Another technique used by Fitzgerald is that of contrast and juxtaposition. The beginning of this chapter recounts Gatsby’s initial courting of Daisy and provides Nick with an opportunity to analyze Gatsby’s love for her. The chapter starts at Gatsby’s house, which “had never seemed so enormous to me [Nick] as it did that night when we hunted through the great rooms for cigarettes.” This gives the reader a visual image of Gatsby’s house and recalls our minds to a previous chapter where Gatsby’s house was described as a “colossal mansion.” Nick then goes on to tell the reader of the story of Gatsby and Daisy, and begins to describe her house, through Gatsby’s point of view, “…he had never been in such a beautiful house”, and “there was a ripe mystery about it, a hint of bedrooms upstairs more beautiful and cool than other bedrooms…”.
This gives a contrast in Gatsby’s house and Daisy’s house, as Gatsby’s house was now filled with an “inexplicable amount of dust everywhere, and the rooms were musty, as though they hadn’t been aired for many days.” The language which Fitzgerald uses to describe Daisy’s house is full of the motifs of colour and light. Fitzgerald writes how the house was full “of gay and radiant activities taking place through its corridors, and of romances that were not musty and laid away already in lavender but fresh and breathing…” This use of imagery provokes pictures of youth and romance in the reader’s mind. Indeed, the “air of breathless intensity” reinforces the idea of youth and what Gatsby felt when he thought of Daisy. In complete contrast to this is where the reader meets in the second half of the chapter, George Wilson’s garage, where Fitzgerald uses the motif of darkness. This juxtaposition with the two settings allows the reader to learn about the two completely contrasting sides of New York.
In this chapter, Fitzgerald’s other motif is that of Dr. Eckleburg’s eyes, the green light, and the yellow car, which becomes extremely significant in the novel. The initial description of Gatsby’s “yellow car” in chapter four uses the imagery to make the reader imagine this car in their mind. Yellow is also a symbol of corruption. Gatsby’s car is the car that killed Myrtle and is described as “a yellow car. A big yellow car” and again further on in the chapter, “It was a yellow car.” Also, Fitzgerald uses the “green light” to associate with Gatsby’s hopes and goals. At the end of the dock in front of Tom and Daisy’s home is a blinking green light. Gatsby spends a significant amount of time focusing on the green light. The light represents Daisy as he remembers, or the Daisy he wants to remember.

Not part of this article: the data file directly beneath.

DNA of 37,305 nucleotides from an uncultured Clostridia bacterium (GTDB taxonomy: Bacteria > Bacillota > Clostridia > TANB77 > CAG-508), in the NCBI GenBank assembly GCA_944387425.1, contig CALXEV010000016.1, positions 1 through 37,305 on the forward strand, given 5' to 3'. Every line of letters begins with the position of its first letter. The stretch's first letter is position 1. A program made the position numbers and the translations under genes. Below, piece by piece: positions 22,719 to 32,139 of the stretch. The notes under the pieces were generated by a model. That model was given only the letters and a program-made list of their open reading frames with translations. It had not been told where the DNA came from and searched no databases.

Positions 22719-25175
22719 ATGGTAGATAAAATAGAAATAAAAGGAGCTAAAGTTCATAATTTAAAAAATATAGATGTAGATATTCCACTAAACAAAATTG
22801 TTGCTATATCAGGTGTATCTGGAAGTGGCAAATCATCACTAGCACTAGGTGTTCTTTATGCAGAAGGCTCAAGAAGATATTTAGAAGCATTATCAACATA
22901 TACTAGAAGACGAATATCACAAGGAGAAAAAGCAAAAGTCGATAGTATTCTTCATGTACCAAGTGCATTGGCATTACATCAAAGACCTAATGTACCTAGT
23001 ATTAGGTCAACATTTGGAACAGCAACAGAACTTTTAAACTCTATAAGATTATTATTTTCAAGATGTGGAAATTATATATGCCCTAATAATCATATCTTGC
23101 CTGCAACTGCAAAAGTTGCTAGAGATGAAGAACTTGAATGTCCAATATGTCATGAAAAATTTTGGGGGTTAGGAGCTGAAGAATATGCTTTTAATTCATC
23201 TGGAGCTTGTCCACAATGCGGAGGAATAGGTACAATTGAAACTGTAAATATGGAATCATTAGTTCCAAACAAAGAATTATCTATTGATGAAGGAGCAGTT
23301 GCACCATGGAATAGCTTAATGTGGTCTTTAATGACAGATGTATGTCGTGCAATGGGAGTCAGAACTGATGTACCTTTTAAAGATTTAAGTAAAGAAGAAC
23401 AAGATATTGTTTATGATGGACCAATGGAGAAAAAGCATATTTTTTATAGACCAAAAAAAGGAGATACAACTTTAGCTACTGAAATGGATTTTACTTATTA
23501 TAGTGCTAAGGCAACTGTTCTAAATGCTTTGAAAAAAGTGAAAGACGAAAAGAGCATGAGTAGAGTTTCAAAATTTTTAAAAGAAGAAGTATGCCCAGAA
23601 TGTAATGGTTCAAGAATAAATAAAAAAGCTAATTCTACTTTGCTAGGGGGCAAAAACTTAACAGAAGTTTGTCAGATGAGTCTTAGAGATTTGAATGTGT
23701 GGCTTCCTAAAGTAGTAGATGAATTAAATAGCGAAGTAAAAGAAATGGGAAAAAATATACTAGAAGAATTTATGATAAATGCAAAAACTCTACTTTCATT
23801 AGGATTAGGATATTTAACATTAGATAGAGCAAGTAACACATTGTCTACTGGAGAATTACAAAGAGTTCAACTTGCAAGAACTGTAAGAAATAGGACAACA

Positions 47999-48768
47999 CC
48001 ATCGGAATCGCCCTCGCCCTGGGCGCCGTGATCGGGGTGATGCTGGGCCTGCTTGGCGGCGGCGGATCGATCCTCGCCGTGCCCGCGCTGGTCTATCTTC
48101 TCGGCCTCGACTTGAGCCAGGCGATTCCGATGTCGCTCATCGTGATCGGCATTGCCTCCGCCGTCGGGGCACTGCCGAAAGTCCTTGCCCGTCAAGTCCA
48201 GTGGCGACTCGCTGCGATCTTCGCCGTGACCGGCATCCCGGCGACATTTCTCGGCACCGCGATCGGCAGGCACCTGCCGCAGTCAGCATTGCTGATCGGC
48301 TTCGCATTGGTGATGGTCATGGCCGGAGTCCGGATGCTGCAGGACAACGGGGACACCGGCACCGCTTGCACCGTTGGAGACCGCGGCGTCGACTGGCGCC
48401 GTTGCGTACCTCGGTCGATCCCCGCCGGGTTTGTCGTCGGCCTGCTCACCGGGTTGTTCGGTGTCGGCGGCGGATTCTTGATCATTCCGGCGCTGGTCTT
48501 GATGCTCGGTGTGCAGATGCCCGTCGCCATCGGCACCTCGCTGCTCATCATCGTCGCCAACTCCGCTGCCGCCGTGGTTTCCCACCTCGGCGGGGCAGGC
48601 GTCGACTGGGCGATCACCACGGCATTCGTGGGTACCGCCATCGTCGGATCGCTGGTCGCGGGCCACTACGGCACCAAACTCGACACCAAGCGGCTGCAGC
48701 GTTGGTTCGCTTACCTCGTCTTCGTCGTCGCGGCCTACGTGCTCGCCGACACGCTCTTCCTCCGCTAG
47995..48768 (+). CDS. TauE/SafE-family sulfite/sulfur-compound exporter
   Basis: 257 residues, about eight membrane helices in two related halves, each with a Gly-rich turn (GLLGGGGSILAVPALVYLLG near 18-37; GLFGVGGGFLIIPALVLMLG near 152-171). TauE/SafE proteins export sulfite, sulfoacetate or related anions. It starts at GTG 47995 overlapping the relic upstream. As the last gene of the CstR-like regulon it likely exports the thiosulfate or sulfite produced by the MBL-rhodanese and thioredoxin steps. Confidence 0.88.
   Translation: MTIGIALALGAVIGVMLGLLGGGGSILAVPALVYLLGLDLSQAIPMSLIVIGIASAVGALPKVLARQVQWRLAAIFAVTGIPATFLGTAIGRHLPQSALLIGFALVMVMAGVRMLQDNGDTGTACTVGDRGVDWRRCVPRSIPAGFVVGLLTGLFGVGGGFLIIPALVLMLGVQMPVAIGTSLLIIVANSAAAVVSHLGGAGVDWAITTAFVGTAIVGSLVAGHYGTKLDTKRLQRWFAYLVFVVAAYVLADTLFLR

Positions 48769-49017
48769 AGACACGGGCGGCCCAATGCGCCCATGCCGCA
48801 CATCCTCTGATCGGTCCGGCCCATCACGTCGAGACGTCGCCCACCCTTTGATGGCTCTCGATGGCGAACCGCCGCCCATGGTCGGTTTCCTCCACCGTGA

Even if his memories of Daisy are ones from the past or completely made up, to Gatsby, the light is the perfect Daisy. However, in this chapter, Gatsby’s hopes are shattered, he said wanly, “I waited, and about four o’clock she came to the window and stood there for a minute and then turned out the light. Fitzgerald uses various language techniques in chapter eight, such as poetic language in Gatsby’s description of his love for Daisy, to create imagery for the reader. “She was the first “nice” girl he had ever known… He found her excitingly desirable”. Fitzgerald uses effective language to emphasize the love that Gatsby has for Daisy. He also creates a contrast between the emotive language used by Wilson and the detached language used by Gatsby (at the beginning) about the accident.
Furthermore, at the end of the chapter, Fitzgerald uses sparse language when writing about the death of Wilson and Gatsby; this is a huge contrast to the detail Nick gives us when talking about his opulent parties. “…One of Wolfsheim’s protï¿½gï¿½s – heard the shots” and the “holocaust was complete” was the only description given about the death of Wilson and Gatsby. In conclusion, Fitzgerald uses various interesting devices to tell the exciting and vibrant story in chapter eight.